During today’s hearing before the House communications and technology subcommittee — its first in current congress, with Democrats in the majority — Republicans moved to steal a march on the Democrats in the net neutrality policy battle by announcing three legislative proposals for codifying open Internet protections into law.
Full Energy and Commerce Committee ranking minority member Greg Walden (R., Ore.) said in his opening statement that the Internet “flourished under light-touch regulation” before a Democratic-controlled FCC classified broadband Internet access service (BIAS) as a common carrier service under Title II of the Communications Act in 2015, only to see a Republican-controlled FCC reverse that decision in 2017.
Ranking member Walden suggested that the four Internet freedom principles outlined by witness and NCTA President and Chief Executive Officer Michael Powell when he was chairman of the FCC in 2004 “should guide us today.”
The Powell Internet freedom principles are viewed as a forerunner of the FCC’s long path toward net neutrality rules, adopted after the agency ran into court rejections of efforts to oversee providers’ network management practices without codifying its policies into rules.
Ranking member Walden called for a bipartisan solution to end the FCC’s repeated attempts to deal with net neutrality under its existing authority — included the possibility for future policy reverses as control of the FCC changes hands from one party to another — and lamented the failure of lawmakers to reach an agreement over the past 15 years.
“I acknowledge there were times when our side should have accepted what was offered, but same could be said of the other side,” he said.
In an effort to move toward a legislative solution, Rep. Walden said he was reintroducing “the offer I made in 2015,” which codified some net neutrality protections and FCC enforcement authority, while withholding FCC authority to expand the rules and rejecting Title II regulations. “The bill prohibits blocking, throttling, and paid prioritization, and requires that ISPs be transparent in their network management practices and prices,” he said today.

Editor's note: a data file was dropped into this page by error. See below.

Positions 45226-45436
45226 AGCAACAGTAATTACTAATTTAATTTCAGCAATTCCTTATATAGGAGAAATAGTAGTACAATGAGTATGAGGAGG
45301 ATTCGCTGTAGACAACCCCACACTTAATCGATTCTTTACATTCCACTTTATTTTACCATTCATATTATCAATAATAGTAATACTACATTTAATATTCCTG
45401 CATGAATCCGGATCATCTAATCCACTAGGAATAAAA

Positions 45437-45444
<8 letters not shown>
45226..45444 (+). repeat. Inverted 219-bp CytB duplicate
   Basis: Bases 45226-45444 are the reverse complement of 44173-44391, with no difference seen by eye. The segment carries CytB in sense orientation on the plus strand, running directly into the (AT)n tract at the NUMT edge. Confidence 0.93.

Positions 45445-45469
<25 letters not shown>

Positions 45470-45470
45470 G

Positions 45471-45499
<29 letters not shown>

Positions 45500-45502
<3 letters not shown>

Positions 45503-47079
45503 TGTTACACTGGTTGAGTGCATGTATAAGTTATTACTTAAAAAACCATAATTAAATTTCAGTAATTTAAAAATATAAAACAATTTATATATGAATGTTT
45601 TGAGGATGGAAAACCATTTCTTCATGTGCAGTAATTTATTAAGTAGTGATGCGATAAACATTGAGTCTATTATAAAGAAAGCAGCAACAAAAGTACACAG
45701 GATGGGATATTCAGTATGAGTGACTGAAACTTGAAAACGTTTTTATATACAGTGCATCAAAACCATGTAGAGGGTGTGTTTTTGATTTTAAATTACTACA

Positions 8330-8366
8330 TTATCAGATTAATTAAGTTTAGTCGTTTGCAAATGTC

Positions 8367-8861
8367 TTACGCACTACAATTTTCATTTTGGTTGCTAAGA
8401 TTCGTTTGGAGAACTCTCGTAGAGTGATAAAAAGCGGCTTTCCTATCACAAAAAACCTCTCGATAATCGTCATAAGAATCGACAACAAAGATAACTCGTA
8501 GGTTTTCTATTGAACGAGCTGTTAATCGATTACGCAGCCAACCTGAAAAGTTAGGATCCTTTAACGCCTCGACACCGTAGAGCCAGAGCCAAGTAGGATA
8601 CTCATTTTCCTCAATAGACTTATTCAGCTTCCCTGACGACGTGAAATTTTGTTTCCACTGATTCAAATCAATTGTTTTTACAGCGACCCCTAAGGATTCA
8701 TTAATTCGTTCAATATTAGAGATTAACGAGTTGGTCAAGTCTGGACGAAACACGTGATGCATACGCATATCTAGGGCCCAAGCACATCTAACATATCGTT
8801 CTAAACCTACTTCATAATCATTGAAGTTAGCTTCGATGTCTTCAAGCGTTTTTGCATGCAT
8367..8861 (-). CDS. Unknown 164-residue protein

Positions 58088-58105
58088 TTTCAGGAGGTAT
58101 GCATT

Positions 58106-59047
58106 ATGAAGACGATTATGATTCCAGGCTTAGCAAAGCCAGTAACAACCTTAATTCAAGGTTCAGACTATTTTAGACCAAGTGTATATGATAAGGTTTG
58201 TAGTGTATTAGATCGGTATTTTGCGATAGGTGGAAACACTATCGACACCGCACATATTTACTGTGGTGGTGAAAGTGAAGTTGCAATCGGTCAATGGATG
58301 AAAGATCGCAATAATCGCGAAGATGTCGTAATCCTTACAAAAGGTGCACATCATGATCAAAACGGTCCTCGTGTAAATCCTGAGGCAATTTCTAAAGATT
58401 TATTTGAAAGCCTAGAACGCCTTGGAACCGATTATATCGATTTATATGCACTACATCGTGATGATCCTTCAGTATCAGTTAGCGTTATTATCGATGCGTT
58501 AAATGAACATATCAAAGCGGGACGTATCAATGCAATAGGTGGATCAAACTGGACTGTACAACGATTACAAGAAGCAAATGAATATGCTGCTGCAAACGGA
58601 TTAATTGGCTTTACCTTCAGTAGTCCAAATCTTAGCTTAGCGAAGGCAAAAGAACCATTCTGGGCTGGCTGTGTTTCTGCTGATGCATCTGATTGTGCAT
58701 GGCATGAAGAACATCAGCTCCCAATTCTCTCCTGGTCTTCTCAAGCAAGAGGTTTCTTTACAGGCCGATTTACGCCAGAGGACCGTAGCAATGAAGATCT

In addition, he noted, Rep. Bob Latta (R., Ohio), the ranking minority member of the communications subcommittee, has introduced legislation “drawn directly” from a draft proposal made by then Commerce Committee Chairman Henry A. Waxman (D., Calif.) after consultations with stakeholders in 2010, which also would have restricted the FCC from adopting net neutrality rules beyond those codified in statute (TR Daily, Sept. 27, 2010).
Also, Rep. Cathy McMorris Rodgers (R., Wash.) has introduced a bill that would codify net neutrality rules adopted in her home state, which, Rep. Walden noted, has a Democratic-controlled legislature and Democratic governor.
The proposed Promoting Internet Freedom and Innovation Act would “codify the ‘bright line rules’ of net neutrality, specifically: no blocking, no throttling, and no paid prioritization,” Rep. Rodgers said.
“These are issues that should have been resolved a long time ago,” she said. She emphasized that she does not believe it is “wise to regulate on state by state basis” and that she sees a federal solution as “the only way forward.”
Democrats criticized the current FCC approach, adopted in 2017, that classified broadband Internet access service as an information service and eliminated most net neutrality rules except for a transparency rule, but did not offer a bill or draft proposal.